Fires have destroyed 80% of the Koalas Habitats in Australia but there are still over 40,000 Koalas.
Austrialian Koala Foundation Exaggerated Claim of Functional Extinction
On May 10, 2019, the Australian Koala Foundation issued a press release that opened with the sentence “The Australian Koala Foundation (AKF) believes Koalas may be functionally extinct in the entire landscape of Australia.” The press release was reported on by multiple news agencies around the world, with most repeating the AKF’s statement. Koalas are NOT currently considered functionally extinct. The IUCN Red List lists them only as “Vulnerable”. The AKF’s press release was released on the eve of the 2019 elections in Australia, where topics such as climate change were a major issue.
Environmental Groups perform a disservice by overplaying hysterical hype.
There are only about 40,000 to 100,000 koalas remaining after wildfires decimated the population according to the Australia Zoo. More than 2.5 million koalas have been killed to supply the fur trade in America and Europe.
In 2014, there were an estimated 300,000 koalas.
Brian Wang is a Futurist Thought Leader and a popular Science blogger with 1 million readers per month. His blog Nextbigfuture.com is ranked #1 Science News Blog. It covers many disruptive technology and trends including Space, Robotics, Artificial Intelligence, Medicine, Anti-aging Biotechnology, and Nanotechnology.
Known for identifying cutting edge technologies, he is currently a Co-Founder of a startup and fundraiser for high potential early-stage companies. He is the Head of Research for Allocations for deep technology investments and an Angel Investor at Space Angels.
A frequent speaker at corporations, he has been a TEDx speaker, a Singularity University speaker and guest at numerous interviews for radio and podcasts. He is open to public speaking and advising engagements.
18 thoughts on “Koalas Are in Trouble But Functionally Extinction Claim is a Lie”
People who make up terms that sound like normal English terms but have significantly different meanings, and then use those terms in situations like press releases where 95% of the audience will interpret them in the normal English meaning, are deliberately setting out to deceive people.
Either that or they are so isolated in their ivory towers that they forget normal people exist. Which from an outside point of view can be treated in the same way.
As an engineer I know we have terms like stress, strain, power, energy, strength, impulse, jerk etc. where the normal English meaning is quite different from the engineering meaning. (Eg. Most people would interpret power, energy and strength as near synonyms.) But I have never heard or read these terms being used in press releases in such a way as to fool the public.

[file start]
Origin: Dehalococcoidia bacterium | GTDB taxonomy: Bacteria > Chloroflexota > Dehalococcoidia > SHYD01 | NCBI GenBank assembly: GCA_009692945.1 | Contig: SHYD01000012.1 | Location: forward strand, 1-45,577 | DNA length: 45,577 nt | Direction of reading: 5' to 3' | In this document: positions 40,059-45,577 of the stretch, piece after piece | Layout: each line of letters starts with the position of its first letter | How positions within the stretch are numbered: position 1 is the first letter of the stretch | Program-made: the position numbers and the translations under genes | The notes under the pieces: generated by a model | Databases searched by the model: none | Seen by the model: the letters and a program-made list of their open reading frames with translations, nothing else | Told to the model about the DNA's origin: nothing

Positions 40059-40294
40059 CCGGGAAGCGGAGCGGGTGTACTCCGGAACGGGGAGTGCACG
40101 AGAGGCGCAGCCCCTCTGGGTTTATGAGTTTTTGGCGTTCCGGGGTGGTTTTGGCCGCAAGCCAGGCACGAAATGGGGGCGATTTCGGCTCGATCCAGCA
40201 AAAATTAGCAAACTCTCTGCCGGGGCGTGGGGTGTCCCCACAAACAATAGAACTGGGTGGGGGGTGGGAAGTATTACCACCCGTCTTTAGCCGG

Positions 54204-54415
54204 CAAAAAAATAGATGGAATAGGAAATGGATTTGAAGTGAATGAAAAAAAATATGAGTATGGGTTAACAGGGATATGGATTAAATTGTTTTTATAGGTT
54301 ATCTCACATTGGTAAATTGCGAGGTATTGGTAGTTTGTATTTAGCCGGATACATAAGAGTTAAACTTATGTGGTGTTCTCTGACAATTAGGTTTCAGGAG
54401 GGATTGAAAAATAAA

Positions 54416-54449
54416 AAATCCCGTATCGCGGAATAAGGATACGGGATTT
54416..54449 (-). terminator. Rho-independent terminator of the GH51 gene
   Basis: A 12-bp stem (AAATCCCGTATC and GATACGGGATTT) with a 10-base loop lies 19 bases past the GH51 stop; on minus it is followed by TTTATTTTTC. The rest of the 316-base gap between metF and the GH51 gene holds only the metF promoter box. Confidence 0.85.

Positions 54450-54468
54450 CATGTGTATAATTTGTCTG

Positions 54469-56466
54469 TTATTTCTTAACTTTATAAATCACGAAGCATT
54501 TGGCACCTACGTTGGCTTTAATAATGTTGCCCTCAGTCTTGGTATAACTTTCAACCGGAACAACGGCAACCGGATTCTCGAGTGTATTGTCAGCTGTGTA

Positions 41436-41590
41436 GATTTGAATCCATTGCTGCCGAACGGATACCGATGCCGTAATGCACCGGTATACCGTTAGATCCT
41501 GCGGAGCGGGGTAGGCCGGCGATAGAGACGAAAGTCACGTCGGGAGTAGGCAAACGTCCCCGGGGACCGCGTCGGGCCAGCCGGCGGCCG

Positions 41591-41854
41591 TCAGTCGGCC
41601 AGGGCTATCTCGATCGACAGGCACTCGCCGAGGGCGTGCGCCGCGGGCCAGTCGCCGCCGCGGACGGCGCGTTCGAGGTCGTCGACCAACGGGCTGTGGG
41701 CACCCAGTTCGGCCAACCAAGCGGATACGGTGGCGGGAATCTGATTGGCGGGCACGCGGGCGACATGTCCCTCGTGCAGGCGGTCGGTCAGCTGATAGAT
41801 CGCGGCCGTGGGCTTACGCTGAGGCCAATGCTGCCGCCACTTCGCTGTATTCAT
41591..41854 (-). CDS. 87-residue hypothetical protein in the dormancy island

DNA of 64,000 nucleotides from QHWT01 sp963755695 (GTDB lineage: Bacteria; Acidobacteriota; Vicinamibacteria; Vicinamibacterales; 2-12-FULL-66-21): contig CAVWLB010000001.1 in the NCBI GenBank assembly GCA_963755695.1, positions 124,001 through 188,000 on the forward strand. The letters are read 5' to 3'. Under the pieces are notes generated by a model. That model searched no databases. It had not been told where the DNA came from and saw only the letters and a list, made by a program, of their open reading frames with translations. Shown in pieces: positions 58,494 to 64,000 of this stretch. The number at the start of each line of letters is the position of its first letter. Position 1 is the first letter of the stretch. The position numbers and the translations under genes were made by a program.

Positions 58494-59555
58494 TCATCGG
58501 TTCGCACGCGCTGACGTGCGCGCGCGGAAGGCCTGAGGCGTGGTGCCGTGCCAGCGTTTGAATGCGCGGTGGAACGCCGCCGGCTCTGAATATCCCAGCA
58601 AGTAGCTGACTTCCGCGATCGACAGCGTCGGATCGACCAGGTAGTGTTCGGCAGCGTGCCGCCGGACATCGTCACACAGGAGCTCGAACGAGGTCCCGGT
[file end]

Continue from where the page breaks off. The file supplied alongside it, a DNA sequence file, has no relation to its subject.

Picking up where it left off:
I just want to understand your point. The AKF issued a press release, the first line of which read:
The term “functional extinction” has a defined scientific meaning and no one here has refuted (except anecdotally, which I ignore) the possibility that in its current state, the koala population meets one or more of the tests for this term.
Further, the AKF wrote “may be functionally extinct”. Not are. May.
Finally, they wrote “The… AKF believes“. So they further qualified it as the opinion of their organization, not as that of anyone else.
In other words, the AKF expressed their opinion that the koala population may meet one or more tests for an established scientific term, an opinion that has not been disproven here, and they said this plainly, and yet for this you think we should “treat those people as lying liars who lie”. Got it.
The south east of Victoria has a massive Koala population. Was at Great Otway NP in 2013 and saw over 100 Koalas just on one walk. Don’t think it burned, though I know for a fact they actually did a government Koala population reduction program in that area a few years ago.
Drop bears should do fine. No idea what their STD status is.
I thought you were going to mention that the second largest threat to Koalas is that they all have sexually transmitted diseases. But somehow you opened with that line and still managed to avoid that subject.
But it’s true. The furry little harlots.